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Next step for immigration reform: Give detained migrants legal counsel

As immigration reform takes shape in Congress, the US must ensure that any person detained in the context of immigration enforcement must be provided access to legal counsel. Victims of sex trafficking and genuine refugees are among those held without possibility of finding counsel.

By Paul Grussendorf / March 22, 2013

Undocumented immigrants walk to hearings at the Stewart Detention Center in Lupmkin, Ga., in this undated photo. Op-ed contributor Paul Grussendorf writes: 'It is un-American to detain someone in a remote facility with no realistic means of consulting with family or legal counsel for months or years and then drop-kick them across the border.'

Jeremy Redmon/Atlanta Journal-Constitution/AP



Congress is off to an optimistic though rancorous start on comprehensive immigration reform. Advocates across the political spectrum recognize the need to address the arcane and often incomprehensible set of rules that govern legal and illegal immigration in the United States. We must also continue to honor our treasured commitment to refugee protection.

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But a crucial issue that cries out for action is the need to ensure that any person detained in the context of immigration enforcement must have access to legal counsel. America cannot continue to propound the rule of law abroad while denying upward of 400,000 individuals (the number deported in 2012) the opportunity to be meaningfully informed of legal charges against them and of their options to steer through the legal maze.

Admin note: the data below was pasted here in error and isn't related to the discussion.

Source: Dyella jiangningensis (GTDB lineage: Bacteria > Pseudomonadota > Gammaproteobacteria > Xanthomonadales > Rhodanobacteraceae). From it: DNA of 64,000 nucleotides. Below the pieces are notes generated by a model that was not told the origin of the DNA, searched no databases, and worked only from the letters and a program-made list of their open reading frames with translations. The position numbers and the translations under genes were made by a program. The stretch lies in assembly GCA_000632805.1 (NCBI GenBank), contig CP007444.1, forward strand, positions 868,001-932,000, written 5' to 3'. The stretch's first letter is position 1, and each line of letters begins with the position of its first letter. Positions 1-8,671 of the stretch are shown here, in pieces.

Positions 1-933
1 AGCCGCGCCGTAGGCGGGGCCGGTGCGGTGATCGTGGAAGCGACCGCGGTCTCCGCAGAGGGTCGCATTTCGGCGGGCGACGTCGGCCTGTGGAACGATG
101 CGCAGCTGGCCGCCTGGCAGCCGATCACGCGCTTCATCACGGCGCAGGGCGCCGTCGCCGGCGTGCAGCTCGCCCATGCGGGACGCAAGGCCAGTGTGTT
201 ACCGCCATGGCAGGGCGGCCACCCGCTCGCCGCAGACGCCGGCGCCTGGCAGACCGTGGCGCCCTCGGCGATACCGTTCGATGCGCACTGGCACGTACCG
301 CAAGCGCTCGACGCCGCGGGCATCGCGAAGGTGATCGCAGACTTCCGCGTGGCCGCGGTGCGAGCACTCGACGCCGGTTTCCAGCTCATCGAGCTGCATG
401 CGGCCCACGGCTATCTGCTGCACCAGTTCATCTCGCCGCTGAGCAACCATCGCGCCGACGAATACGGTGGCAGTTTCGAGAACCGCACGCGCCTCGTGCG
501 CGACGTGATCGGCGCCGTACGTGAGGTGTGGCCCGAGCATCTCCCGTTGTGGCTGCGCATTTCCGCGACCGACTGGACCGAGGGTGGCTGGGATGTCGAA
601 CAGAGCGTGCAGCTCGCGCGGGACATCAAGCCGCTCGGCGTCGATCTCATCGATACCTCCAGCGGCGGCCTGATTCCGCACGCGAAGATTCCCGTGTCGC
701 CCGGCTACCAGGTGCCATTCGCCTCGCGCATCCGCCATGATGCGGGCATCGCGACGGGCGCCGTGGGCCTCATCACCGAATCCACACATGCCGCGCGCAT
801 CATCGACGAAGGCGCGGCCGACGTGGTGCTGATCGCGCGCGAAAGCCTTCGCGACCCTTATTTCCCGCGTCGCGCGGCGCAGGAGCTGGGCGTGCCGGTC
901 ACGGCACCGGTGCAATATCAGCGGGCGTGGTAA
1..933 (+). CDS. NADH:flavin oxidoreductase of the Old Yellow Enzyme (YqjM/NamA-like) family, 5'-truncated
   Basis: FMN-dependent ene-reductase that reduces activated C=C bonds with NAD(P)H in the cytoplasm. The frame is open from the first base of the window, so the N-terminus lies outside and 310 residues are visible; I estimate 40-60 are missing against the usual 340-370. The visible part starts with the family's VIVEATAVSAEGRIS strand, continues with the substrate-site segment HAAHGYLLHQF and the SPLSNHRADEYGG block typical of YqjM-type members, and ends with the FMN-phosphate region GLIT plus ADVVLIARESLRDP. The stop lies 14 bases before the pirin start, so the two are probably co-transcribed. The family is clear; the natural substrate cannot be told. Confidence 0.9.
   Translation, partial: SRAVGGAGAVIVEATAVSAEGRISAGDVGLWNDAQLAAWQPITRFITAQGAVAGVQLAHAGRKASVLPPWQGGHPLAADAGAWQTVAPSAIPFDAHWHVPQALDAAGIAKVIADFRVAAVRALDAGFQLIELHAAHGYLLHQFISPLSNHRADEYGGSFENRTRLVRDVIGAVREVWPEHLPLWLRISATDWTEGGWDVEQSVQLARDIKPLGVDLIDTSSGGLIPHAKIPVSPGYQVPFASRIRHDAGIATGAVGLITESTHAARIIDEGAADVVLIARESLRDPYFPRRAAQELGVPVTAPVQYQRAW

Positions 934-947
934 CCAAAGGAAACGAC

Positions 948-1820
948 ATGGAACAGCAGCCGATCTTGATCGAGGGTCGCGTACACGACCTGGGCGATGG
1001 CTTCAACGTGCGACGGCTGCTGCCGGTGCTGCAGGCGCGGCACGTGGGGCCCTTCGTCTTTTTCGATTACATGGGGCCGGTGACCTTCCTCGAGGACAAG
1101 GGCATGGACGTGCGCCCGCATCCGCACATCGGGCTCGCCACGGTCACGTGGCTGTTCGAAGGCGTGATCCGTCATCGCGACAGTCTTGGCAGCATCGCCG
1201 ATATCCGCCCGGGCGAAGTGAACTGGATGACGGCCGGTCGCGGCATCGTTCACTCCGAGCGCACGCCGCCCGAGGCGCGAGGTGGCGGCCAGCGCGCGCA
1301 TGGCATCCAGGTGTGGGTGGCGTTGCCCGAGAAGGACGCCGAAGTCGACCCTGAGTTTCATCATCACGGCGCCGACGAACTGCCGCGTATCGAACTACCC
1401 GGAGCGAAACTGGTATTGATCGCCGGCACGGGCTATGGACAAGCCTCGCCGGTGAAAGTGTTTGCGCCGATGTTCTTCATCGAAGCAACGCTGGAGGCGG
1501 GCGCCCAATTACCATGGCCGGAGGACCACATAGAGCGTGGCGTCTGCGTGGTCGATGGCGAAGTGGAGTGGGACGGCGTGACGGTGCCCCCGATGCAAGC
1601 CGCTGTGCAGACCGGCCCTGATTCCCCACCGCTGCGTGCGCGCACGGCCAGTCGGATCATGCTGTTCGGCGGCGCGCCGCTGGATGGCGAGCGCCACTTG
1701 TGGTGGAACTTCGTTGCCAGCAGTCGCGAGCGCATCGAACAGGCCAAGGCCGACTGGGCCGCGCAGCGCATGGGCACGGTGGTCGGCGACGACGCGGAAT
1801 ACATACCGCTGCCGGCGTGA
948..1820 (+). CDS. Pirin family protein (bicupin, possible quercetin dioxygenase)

Due to Supreme Court precedent from the 1880s that arose in the context of viral anti-Chinese sentiment, it has been accepted doctrine that an immigration removal proceeding is civil rather than criminal in nature. That means only limited access to counsel.

Congress has since determined that individuals in removal proceedings are allowed representation by counsel, but not at the expense of the government. That possibility creates the opening to rectify this injustice. Congress should change the law to provide access to counsel at government expense if necessary for those in detention.

Under the present scheme even detained children and the mentally disabled are not provided with counsel, except for the scarce non-profit resources and occasional attorney from an immigration project who may be able to step in. But a handful of such lawyers cannot provide counsel to hundreds of thousands of detained individuals. Victims of sex trafficking, genuine refugees, and torture survivors are among those held without possibility of ever finding legal counsel.

Those who are apprehended and detained during the course of removal hearings are often shipped thousands of miles away from families, doctors, and friends and warehoused in remote private facilities in the desert such as the Eloy and Florence detention centers in Arizona. A migrant ripped from her community in New York is likely to end up in Florida.

Government statistics show that only about 17 percent of people detained on charges of deportation ever have the benefit of counsel. The cost of such detention averages $40,000 annually for one individual. Most often the detained have no way of understanding the charges against them and whether there is any meaningful “relief” from deportation for which they may be eligible.


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